NICE, politics and puppetry

There has been a call for NICE to see cancer drugs differently from other treatments. Has NICE really got it's sums wrong?

The payor and the beneficiary have been separated by the existence of a political promise that the NHS will deliver treatment to the patient free at the point of delivery.

Assume a treatment that carries proven clinical benefit. From the perspective of a patient a treatment is free when they do not need to pay for themselves directly. But almost any such free treatment, however small the potential net benefit, which gives a potential for an increased chance of survival almost inevitably carries utility. Cost free utility carries value and is the driver for infinite demand.

NICE is the politicians tool to address the demand side of the supply-demand imbalance for healthcare within the NHS. NICE answers the question whether the drugs are value for money from the perspective of a fee-payer with a finite resource who is seeking to discharge a duty to deliver care. NICE possesses a legal power permitting it to instruct the NHS in general questions of resource deployment.

This dichtomy of perspectives upon the utility of a given treatment lies the heart of the argument. Therefore in order to avoid confusion we need to change the language of the debate. This means moving the language away from ambiguous talk of "treatments that are value for money" and "cost-effectiveness". The core argument is whether and how to "ration treatments".

From the position of NICE the key concern is to maximise outcomes per unit resource deployed. Often questions of "opportunity cost" arise in this context.

From the perspective of the patient the issue is about the value of the politicians' promise that the patient has the "right to healthcare free at the point of delivery". Presently this right seems to be worth about £30,000 per QUALY.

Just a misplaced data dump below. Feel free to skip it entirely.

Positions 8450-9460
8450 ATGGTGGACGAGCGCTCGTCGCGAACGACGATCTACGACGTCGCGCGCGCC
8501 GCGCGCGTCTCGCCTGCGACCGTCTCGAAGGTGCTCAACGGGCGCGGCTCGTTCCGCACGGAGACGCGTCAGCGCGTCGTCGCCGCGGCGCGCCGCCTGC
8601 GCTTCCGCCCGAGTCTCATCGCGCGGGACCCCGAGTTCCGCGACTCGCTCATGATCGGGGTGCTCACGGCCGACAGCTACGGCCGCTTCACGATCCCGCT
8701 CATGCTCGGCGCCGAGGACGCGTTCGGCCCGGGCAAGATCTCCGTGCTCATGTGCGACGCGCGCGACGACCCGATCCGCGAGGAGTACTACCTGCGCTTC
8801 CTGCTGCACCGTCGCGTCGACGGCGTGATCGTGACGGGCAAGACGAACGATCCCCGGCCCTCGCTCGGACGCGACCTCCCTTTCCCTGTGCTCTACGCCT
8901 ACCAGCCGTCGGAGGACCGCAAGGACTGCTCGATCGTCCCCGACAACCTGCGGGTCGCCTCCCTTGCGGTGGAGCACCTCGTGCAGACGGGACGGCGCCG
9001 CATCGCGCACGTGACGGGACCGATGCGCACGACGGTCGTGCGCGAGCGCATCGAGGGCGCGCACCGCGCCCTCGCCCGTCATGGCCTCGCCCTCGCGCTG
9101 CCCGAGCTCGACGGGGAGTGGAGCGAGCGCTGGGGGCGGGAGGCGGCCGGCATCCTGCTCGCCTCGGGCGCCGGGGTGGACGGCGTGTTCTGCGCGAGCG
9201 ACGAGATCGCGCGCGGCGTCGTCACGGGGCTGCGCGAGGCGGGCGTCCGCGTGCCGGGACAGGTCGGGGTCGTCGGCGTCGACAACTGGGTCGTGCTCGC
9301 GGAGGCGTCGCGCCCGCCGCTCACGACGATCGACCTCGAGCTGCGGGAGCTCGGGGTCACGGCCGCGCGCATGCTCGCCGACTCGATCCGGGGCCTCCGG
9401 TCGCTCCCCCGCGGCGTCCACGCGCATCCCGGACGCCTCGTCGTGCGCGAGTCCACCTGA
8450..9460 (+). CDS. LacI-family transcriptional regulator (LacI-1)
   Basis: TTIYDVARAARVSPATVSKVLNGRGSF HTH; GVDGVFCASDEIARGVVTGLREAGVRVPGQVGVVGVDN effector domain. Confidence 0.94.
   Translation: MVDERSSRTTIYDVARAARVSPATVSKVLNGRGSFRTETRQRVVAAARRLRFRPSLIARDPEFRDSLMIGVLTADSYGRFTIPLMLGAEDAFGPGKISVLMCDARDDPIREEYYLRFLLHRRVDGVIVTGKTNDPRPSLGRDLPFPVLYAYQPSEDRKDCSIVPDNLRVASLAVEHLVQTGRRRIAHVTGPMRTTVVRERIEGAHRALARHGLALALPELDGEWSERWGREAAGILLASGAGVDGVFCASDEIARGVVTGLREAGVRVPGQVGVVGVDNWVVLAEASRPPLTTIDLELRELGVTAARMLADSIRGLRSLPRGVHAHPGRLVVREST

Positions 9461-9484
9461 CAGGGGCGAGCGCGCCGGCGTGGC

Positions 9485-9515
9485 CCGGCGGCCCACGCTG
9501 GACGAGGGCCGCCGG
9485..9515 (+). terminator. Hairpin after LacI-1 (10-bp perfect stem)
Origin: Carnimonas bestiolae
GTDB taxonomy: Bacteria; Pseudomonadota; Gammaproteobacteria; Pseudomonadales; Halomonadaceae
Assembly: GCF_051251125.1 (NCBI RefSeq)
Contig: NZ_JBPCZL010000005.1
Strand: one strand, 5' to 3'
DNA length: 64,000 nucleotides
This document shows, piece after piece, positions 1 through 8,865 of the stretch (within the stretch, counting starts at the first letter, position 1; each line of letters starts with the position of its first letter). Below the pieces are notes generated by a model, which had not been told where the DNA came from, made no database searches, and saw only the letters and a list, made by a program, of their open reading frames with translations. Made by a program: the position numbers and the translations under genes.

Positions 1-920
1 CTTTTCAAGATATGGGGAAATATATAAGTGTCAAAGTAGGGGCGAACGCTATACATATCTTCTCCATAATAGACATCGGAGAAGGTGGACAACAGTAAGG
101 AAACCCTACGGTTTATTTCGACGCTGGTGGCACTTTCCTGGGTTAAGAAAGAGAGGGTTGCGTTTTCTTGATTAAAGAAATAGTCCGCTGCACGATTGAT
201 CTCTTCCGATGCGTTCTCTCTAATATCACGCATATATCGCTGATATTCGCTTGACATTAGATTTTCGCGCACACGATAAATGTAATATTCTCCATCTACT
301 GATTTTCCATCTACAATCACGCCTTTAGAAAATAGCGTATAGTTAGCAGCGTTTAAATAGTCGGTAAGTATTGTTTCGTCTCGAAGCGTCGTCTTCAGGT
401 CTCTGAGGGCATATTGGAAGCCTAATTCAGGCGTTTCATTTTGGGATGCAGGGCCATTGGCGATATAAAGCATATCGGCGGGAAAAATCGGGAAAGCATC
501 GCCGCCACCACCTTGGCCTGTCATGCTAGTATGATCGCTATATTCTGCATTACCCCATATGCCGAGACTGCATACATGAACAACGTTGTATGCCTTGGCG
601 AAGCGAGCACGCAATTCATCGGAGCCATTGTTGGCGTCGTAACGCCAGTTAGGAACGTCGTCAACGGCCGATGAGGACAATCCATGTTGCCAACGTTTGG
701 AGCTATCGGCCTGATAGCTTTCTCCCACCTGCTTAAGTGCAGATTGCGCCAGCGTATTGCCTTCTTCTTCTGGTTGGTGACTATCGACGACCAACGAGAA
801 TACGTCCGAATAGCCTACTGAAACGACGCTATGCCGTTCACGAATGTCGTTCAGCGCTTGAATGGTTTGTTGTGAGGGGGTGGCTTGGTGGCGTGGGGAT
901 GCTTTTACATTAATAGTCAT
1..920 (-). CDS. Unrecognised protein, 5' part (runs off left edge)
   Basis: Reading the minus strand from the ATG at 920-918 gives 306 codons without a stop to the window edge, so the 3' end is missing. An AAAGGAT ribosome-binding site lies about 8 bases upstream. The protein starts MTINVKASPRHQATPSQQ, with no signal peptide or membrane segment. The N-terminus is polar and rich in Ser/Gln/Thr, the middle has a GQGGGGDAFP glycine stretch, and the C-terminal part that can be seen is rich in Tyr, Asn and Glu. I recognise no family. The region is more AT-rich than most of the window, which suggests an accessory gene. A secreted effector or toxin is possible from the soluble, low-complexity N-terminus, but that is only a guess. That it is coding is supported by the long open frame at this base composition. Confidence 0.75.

From my perspective, and it seems that of some of the cancer specialists, the words "right to healthcare free at the point of delivery" do not simply or completely equate to £30,000 per QUALY. This view is, however, not shared by NICE.

To counter NICE's view one might argue that:
  1. cancer is a disease that makes it subject to different rules; or
  2. that you object to the way NICE does its sums; or
  3. that you objects to the fact that NICE has to do any sums at all.
The debate then rests in a mixture of ethics and politics. If you are going to take a position then it is worth being clear where you stand in relation to each.

If you accept (1) above then you could argue that NICE can do what it likes but it should not consider cancer treatments - i.e. NICE should be rationed. This requires one of 2 arguments :
(i) the old argument that life span improvements cannot be directly equated with mere increases in quality of life; or
(ii) that there is something intangible about a patient's experience of the disease of cancer that makes it worth the additional resource. The latter is an emotionally charged argument but not an untenable one.

Arguing about (2) is relatively fruitless. The court cases show that NICE has the power to make decisons that ration care provided it keeps its processes transparent and just. NICE is after all just a limb of Government albeit a QUANGO.

Arguing about (3) means focusing upon the politicians - we have seen the tax rises supposedly used to pay for the NHS but now the money has run out again. Crucially the politicians can easily use NICE as the whipping boy for decisons that in reality fall to them.

Why should politicians make such decisions rather than NICE? Firstly because NICE is accountable to the politicians. Secondly because the politicians are ultimately responsible for sanctioning the decisions made by NICE. Thirdly becasue the polticians, not NICE, are directly accountable to the people who face cancer and are receiving less than the best available treatment.

This debate is not about NICE's sums. It is about rationing and healthcare. Why should NICE make decisions that have political and ethical complexity and impact upon the lives of people to whom NICE is not directly accountable?

What seems to be missing here is the moment where the politicians admit that there is rationing in the NHS and then there is an open political debate about what to do about this fact. Beating NICE with a stick is at best a distraction. The public, the medical profession and the patients must not let the politicians escape from the admission they must make and the debate that needs to be had.

(c) R Mohindra 2008

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